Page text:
Mr. Moore caused to be worked out what it would cost to implement the Crossley proposals, and the Board then came to the decision that the cost of stocking the property was beyond the financial ability of the company at that time. It was then that the decision was taken to find a buyer for the whole of the property. The sale brochure was then prepared by Mr. Moore, in which document it was stated, inter alia, that, prior to the purchase of the land at Bedford Harbour, an assessment of the project revealed that it could be developed in three stages, namely, first to develop the land as a clover seed project over approximately four years, second, after four years of clover seed harvesting when subsequent seed harvesting becomes uneconomic, a gradual conversion of each particular area to livestock operations as each area completes the four year cycle of seed harvesting, and finally, the eventual sale of the fully developed property with the purpose of obtaining capital gain. The brochure also stated that a prospective purchaser would have three options - (a) continuing with clover seed farming with gradual transfer to livestock, or (b) immediate livestock farming, or (c) livestock farming with clover seed harvesting as a sideline. This document was signed in the witness box by Mr. Moore who said that the statements of fact in it were within his knowledge.

After the sale of the shares the company sowed with pastures the areas which had previously been ploughed, fallowed and cleared more areas of virgin country and ploughed them in order to prepare them for pastures. Since the sale crops have been grown for grain production and also for hay making. Since 17 March 1969 the company has grown crops of barley, oats, wheat and a few trial areas of other cereals. Mr. Schmidt, the managing director of the company since the change of shareholders, gave evidence to the effect that after the sale the company continued the development until such development was completed in 1974. At that time the whole of the 17,000 acres was either under clover or under some cereal, or resting. On occasions during that period the company has sold clover seed which was harvested by share farmers, but in most of the years since 17 March 1969 it has not sold clover seed. The company does not itself have the machinery which is necessary for the harvesting of clover seed. Since the change the company has continuously grazed the property apart from the areas which have been set aside for cereal production and, of course, apart from those areas in which there is a spelling of the land. It began stocking the property in May 1969, both sheep and cattle were brought on to the property and one or other or both have been there ever since. Since the change the company can properly be said to have carried on grazing operations at Bedford Park. Moreover, since the change the company has entered into two partnerships, one with Cooper River Pastoral Co. Pty. Ltd. in a business styled ``South Galway Trading Company'', and another known as the Argyle Downs Partnership. Both these partnerships are cattle grazing partnerships. In each case the other partner is a subsidiary company of the Australian Agricultural Company.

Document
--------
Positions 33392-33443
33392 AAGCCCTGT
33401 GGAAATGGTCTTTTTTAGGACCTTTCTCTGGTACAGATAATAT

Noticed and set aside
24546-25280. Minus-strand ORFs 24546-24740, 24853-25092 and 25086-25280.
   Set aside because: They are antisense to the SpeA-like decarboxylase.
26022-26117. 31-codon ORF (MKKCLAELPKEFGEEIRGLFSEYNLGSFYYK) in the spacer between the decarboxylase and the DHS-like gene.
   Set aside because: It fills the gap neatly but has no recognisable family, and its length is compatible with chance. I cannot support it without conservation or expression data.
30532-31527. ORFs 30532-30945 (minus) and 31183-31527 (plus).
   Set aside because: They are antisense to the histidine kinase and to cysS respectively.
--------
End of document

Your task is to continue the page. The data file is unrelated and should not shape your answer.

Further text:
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As I have said, the ``continuity of business'' test, laid down in sec. 80E(1) has three requirements which are cumulative, namely, the carrying on of the same business before the change of ownership, no derivation of income at any time during the year of income from a business of a kind that the taxpayer did not carry on before the change, and no derivation of income at any time during the year of income from a transaction of a kind that it had not entered into in the course of business operations before the change. I propose to consider the provisions of para. (b) and to express my view as to whether the business carried on during the relevant years by the company was the same business which it carried on immediately before the change in shareholding. This involves a factual inquiry:
Avondale Motors (Parts) Pty. Ltd. v. F.C. of T. 71 ATC 4101, at p. 4105; (1971) 124 C.L.R. 97, at p. 104 (per Gibbs J.);
A.G.C. (Advances) Ltd. v. F.C. of T. 75 ATC 4057; (1975) 132 C.L.R. 175, at ATC pp. 4065-66; C.L.R. p. 188 (per Barwick C.J.), and at ATC p. 4072; C.L.R. p. 199 (per Mason J.);
J. Hammond Investments Pty. Ltd. v. F.C. of T. 77 ATC 4311, at p. 4315 (per Sheppard J.). Before considering this issue of fact I will refer to the judgment of Gibbs J. in Avondale Motors (Parts) Pty. Ltd. v. F.C. of T., where his Honour discussed the meaning of the words ``the same business as'' in the context of sec. 80E(1)(b).

His Honour said, at 71 ATC p. 4106; 124 C.L.R. p. 105:

``The meaning of the phrase `same as', like that of any other ambiguous expression, depends on the context in which it appears. In my opinion in the context of the section the words `same as' import identity and not merely similarity and this is so even though the legislature might have expressed the same meaning by a different form of words. It seems to me natural to read the section as referring to the same business, in the sense of the identical business, and this view is supported by consideration of the purposes of the section. The relevant sections of the Act show an intention on the part of the legislature to impose, in the case of companies, a special restriction on the ordinary right of a taxpayer to treat losses incurred in previous years as a deduction from income.... However the restriction if imposed absolutely would lead to injustice in cases where a company, notwithstanding substantial changes in the ownership of its shares, continued to carry on the same business. No injustice would, in my opinion, result from a refusal to treat an accrued loss as a tax deduction where the company after the change carried on a different business, although one of a similar kind.''